Like the allegory of the twin brothers in her essay, “Bail - How Times Are A-Changin’,” there are so many ways in which Juanita E. Mantz and I have led parallel lives. We are both Inland Empire Gen X’ers, Class of 1989. We both shoplifted and lived to tell about it. Listened to the same music. Got our butts kicked in fights we were sorely outmatched for. Skipped school. Wrote poetry. We were honors and GATE kids who lost their way. My own high school graduation hinged on my repeated failure of Algebra 1, but at the last minute, the counselors decided that my computer science class — yes, the one where we learned to make cheesy greeting cards with clip art and cliches— counted as math, barely squeaking by while I watched as my best friend became valedictorian.
But here is where our stories diverged: She did not graduate. And yet, because of that punk rock resistance to conform to expectations, she turned her failure to an advantage and determination, first getting her G.E.D., then a B.A. in English Lit, and her J.D. from USC. She ditched the lucrative world of corporate law to become a punk rock deputy public defender, using her experience as a troubled youth as a springboard for empathy and advocacy. And now, once a writer, always a writer, she’s onward toward her MFA, and using her voice as a megaphone to call out the injustices she’s witness to every day in the courtroom, advocating for those the system seeks to silence and sweep under the rug. These essays are proof that, “Tomorrow is another day. You will be OK.” Especially for those in the criminal justice system who’ve got Juanita on their side.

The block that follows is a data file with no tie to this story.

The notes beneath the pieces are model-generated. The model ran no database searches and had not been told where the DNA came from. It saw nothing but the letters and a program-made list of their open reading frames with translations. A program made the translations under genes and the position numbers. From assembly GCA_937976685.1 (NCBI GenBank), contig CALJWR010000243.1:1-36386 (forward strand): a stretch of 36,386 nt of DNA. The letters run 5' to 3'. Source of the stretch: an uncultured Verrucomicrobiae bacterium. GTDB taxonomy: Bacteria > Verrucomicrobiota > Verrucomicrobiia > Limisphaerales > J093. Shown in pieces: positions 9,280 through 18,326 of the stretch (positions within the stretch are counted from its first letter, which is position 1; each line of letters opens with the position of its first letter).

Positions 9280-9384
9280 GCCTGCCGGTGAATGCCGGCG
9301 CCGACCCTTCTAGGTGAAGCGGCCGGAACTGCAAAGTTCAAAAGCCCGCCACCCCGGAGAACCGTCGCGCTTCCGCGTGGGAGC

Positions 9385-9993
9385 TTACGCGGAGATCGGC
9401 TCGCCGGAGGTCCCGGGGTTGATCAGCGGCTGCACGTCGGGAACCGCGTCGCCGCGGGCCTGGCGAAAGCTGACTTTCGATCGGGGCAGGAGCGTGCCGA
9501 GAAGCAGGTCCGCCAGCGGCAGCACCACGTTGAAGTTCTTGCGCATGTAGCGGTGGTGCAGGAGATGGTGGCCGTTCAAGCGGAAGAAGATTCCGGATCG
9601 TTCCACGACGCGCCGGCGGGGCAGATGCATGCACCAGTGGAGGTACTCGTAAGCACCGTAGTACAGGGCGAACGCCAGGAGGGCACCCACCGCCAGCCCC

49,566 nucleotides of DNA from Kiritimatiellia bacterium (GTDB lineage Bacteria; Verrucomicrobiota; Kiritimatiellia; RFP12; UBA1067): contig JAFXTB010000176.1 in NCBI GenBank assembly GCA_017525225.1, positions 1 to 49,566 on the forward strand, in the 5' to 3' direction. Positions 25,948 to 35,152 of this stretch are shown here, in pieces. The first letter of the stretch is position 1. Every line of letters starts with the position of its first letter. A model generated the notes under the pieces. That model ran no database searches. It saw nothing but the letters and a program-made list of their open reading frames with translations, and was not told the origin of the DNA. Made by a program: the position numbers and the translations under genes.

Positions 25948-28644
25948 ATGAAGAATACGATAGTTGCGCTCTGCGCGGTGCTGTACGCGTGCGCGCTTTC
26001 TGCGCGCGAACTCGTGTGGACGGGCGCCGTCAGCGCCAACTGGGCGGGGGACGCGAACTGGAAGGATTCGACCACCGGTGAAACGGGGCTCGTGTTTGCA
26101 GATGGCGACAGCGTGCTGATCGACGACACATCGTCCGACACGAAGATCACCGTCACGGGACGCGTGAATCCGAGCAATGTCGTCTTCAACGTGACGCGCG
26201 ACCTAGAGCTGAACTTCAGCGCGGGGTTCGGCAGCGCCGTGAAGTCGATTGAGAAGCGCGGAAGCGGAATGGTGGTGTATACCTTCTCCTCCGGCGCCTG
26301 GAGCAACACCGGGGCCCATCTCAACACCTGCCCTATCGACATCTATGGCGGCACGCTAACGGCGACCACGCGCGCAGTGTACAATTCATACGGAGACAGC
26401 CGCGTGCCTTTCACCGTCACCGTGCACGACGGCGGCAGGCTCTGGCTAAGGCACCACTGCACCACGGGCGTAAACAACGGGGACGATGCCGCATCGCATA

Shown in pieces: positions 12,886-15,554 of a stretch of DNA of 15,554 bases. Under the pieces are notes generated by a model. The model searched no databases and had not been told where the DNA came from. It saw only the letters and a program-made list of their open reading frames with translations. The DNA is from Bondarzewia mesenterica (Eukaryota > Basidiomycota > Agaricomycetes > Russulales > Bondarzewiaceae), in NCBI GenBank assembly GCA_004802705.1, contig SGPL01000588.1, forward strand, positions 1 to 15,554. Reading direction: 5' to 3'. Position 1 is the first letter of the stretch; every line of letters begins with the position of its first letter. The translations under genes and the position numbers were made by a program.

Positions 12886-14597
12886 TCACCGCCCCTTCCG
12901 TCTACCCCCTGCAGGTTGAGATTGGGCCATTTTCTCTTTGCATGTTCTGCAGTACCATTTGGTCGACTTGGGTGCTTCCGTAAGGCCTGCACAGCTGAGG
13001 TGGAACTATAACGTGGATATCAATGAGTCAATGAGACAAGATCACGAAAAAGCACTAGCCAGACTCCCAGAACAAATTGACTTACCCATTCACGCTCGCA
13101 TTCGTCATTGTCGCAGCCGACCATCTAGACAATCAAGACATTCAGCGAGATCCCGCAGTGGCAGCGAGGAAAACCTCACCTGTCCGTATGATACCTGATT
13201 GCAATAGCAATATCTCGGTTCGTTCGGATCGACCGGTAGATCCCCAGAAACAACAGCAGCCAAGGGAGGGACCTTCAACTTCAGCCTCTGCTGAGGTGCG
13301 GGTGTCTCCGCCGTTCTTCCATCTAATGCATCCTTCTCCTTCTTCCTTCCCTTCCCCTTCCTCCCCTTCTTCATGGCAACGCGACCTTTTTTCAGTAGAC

—Cati Porter, author of The Body at a Loss, executive director of the Inlandia Institute
In gentle and compassionate prose, Juanita E. Mantz pulls back the curtain on the criminal justice system in a way the general public does not ordinarily see, and places us squarely into the shoes of her clients whose humanity is above anything else. Revealing her own personal history as a high school dropout and her enduring love for punk rock, Mantz reveals her strength to rise as an attorney who does not give up on her clients, especially in our society which has normalized the “criminal” as someone to be discarded and forgotten. Mantz reveals an egregiously broken system where economic structures can doom the most economically vulnerable to criminality. Mantz’s memoir as a Deputy Public Defender is a must-read for every American who cares about our justice system and the individuals who endure within it.
—Elsa Valmidiano, author of We Are No Longer Babaylan
Through Portrait of a Deputy Public Defender, we are afforded the chance to witness the individuality, commitment and passion of one woman’s vision. Juanita E. Mantz has an unfaltering strength rooted in a unique mestizaje: a Latina warrior heart and a punk rock passion for the marginalized, the abandoned and the voiceless. Her stories trace the faultlines of teen angst and the urgent lack of agency one feels when left alone, only to find a deep well of purpose aimed towards protecting the undefended. An illuminating account of the real battles from within the criminal justice system.
—Leticia Del Toro, author, Café Colima